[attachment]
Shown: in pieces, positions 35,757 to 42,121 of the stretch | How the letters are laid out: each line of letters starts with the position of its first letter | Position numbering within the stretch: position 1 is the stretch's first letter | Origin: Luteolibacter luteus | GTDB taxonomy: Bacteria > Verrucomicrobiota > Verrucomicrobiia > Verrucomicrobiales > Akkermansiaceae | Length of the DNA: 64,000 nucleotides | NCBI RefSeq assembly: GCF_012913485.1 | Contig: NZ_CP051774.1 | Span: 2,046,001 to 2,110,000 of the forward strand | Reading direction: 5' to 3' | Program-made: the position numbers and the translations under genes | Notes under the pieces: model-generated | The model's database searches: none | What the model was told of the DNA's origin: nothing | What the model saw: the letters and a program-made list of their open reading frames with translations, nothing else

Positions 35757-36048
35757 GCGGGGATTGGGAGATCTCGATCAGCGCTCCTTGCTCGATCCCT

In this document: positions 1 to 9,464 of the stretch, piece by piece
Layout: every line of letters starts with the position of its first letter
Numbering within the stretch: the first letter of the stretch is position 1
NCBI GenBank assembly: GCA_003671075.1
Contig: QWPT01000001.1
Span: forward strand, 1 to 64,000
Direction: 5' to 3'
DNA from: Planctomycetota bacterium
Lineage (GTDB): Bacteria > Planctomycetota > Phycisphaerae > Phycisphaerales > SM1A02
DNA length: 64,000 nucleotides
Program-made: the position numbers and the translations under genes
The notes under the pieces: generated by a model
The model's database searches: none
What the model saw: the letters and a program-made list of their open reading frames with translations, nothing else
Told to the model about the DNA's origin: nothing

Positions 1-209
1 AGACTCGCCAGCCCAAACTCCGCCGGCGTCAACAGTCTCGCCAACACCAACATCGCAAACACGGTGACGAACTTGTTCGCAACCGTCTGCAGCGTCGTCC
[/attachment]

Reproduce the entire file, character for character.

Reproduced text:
Shown: in pieces, positions 35,757 to 42,121 of the stretch | How the letters are laid out: each line of letters starts with the position of its first letter | Position numbering within the stretch: position 1 is the stretch's first letter | Origin: Luteolibacter luteus | GTDB taxonomy: Bacteria > Verrucomicrobiota > Verrucomicrobiia > Verrucomicrobiales > Akkermansiaceae | Length of the DNA: 64,000 nucleotides | NCBI RefSeq assembly: GCF_012913485.1 | Contig: NZ_CP051774.1 | Span: 2,046,001 to 2,110,000 of the forward strand | Reading direction: 5' to 3' | Program-made: the position numbers and the translations under genes | Notes under the pieces: model-generated | The model's database searches: none | What the model was told of the DNA's origin: nothing | What the model saw: the letters and a program-made list of their open reading frames with translations, nothing else

Positions 35757-36048
35757 GCGGGGATTGGGAGATCTCGATCAGCGCTCCTTGCTCGATCCCT

In this document: positions 1 to 9,464 of the stretch, piece by piece
Layout: every line of letters starts with the position of its first letter
Numbering within the stretch: the first letter of the stretch is position 1
NCBI GenBank assembly: GCA_003671075.1
Contig: QWPT01000001.1
Span: forward strand, 1 to 64,000
Direction: 5' to 3'
DNA from: Planctomycetota bacterium
Lineage (GTDB): Bacteria > Planctomycetota > Phycisphaerae > Phycisphaerales > SM1A02
DNA length: 64,000 nucleotides
Program-made: the position numbers and the translations under genes
The notes under the pieces: generated by a model
The model's database searches: none
What the model saw: the letters and a program-made list of their open reading frames with translations, nothing else
Told to the model about the DNA's origin: nothing

Positions 1-209
1 AGACTCGCCAGCCCAAACTCCGCCGGCGTCAACAGTCTCGCCAACACCAACATCGCAAACACGGTGACGAACTTGTTCGCAACCGTCTGCAGCGTCGTCC